Asking the right questions during an interview is one of the most important steps in selecting the right candidate. When the hiring process is virtual, assessing a candidate’s hard and soft skills can be especially challenging. If your organization made the decision to hire remote workers and you’re unsure where to start, look no further! We’ve compiled a list of the most important interview questions you should be asking every candidate.
Questions About Remote Experience
1. Have you worked remotely before?
You’d ask a candidate about their relevant experience for the position at hand, right? You need to do the same with remote work experience. Have they done it before? Do they have a clear understanding of the difference between reality and expectation?
Knowing how they’ve worked remotely in the past (or what they envision that will look like) will prove whether or not they’re prepared for a remote position. Listen for insights into the way they organize and manage their time, how they communicate and whether or not they have the technical skills necessary to be successful.
2. Where do you plan on working?
If you work from home, you know how important it is to have a dedicated work space. You’ll want to check to make sure they have all the basic requirements: internet connection, quiet area for calls, etc. Asking this question will not only give you a sense of what they need to be successful, but also whether or not they’ve thought through the details of remote work.
I’m certainly not saying you need to be tied to your desk at home either. The whole point of remote working is to have more flexibility. If your candidate is planning on working while traveling, just make sure that they have the tools and connection in place to do so effectively.
3. What’s your biggest challenge when it comes to remote work and how will you overcome it?
The answer to this question will reveal three things. First, whether or not the candidate has a practical understanding of the reality of remote work. Second, whether or not they are aware of their shortcomings. And third, whether or not they will preemptively look for ways to solve problems.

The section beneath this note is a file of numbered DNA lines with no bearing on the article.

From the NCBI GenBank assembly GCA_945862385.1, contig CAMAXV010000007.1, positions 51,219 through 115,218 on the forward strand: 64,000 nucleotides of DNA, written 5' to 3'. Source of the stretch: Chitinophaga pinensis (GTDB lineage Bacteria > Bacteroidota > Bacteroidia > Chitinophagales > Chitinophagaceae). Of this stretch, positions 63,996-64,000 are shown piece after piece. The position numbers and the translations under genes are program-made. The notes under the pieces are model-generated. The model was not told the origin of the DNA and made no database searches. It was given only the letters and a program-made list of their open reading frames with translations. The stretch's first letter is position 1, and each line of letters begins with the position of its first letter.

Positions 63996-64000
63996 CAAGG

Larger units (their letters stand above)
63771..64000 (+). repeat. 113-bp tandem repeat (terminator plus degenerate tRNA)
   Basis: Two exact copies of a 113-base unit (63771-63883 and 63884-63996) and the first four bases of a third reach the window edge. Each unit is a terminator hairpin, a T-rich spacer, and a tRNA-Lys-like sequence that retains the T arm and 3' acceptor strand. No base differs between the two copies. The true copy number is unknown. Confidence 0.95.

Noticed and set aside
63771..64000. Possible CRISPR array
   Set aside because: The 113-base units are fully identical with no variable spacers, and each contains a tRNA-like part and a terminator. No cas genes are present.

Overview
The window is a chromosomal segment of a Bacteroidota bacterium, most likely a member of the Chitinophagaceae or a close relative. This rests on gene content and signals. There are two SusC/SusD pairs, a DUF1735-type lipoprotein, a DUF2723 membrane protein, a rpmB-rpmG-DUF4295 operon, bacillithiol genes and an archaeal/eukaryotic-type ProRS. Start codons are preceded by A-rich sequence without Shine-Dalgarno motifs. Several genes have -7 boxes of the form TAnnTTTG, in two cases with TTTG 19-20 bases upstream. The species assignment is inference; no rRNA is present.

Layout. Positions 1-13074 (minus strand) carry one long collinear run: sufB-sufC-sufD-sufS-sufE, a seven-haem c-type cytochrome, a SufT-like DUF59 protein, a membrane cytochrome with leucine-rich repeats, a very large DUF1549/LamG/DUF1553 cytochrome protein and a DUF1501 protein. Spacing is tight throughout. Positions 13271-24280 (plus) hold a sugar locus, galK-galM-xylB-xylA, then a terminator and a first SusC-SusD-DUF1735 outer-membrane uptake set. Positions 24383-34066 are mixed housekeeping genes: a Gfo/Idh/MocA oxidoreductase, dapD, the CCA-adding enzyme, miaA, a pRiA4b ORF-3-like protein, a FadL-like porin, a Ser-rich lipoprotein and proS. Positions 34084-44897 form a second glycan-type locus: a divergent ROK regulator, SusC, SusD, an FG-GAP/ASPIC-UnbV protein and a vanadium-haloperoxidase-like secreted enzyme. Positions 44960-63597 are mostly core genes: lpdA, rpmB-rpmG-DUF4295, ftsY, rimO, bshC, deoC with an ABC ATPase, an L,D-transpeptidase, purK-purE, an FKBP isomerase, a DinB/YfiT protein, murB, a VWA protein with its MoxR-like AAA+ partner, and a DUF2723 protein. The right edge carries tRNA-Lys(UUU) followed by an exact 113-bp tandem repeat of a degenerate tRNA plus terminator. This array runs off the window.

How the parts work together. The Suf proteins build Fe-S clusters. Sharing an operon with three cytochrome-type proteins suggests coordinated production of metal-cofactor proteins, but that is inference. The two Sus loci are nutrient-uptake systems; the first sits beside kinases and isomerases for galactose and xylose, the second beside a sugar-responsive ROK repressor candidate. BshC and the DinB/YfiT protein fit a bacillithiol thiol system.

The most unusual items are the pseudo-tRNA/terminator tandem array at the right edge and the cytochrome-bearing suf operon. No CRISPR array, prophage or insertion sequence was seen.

Everyone struggles with some aspect of remote work. Even if you’re interviewing the most tech savvy youngster, they may struggle with isolation or lack the assertiveness to interject in a virtual meeting setting. It’s not only beneficial to know their weak spots, but also how they’ll plan around them.
4. Why do you want to work from home?
Everyone’s got an agenda. Understanding the motivations behind a candidate’s desire to work remotely can tell you a lot about the kind of employee they’ll be. Are they taking care of children or aging relatives? Living in a location that limits career opportunities? Just want to travel the world while collecting a steady paycheck?
What you need to listen for is whether their motivations stem from personal or professional advantages. I’m not saying that people looking for personal gain won’t be hard workers, but you’re more likely to benefit from the hustle of a career-oriented individual. On a similar note, give bonus points to the people who not only mention how it makes their life better, but also how it makes them a better employee.
Questions About Virtual Communication
5. What digital communication tools are you comfortable with?
Let’s be frank. Onboarding is an exhausting process for all involved. But having to teach someone how to use basic digital communication tools is an unnecessary headache. If you need to see proof of basic math skills before you bring on a finance specialist, you’ll definitely want to make sure a remote worker has the basics of digital communication down.
If they have no experience with (or are easily frustrated by) digital communication tools, you may run into inefficiencies down the line. You need to know that they’ll be comfortable with basic troubleshooting. Remote employees can’t wait for tech support for hours every other day. How comfortable are they with the tools you use?
6. What’s your preferred method of communication?
Believe it or not, this question can give you a lot of insight into your candidate’s communication habits. Do they prefer the nonverbal cues in video meetings? The ease and speed of chatting? The familiarity of email? The real-time nature of a good old phone call?
You’re not only trying to get a sense for how this person will communicate on a daily basis, but how well their style meshes with that of the team you already have in place. If you have regular standup video meetings, but the candidate hates showing face, how will that impact the culture of your team?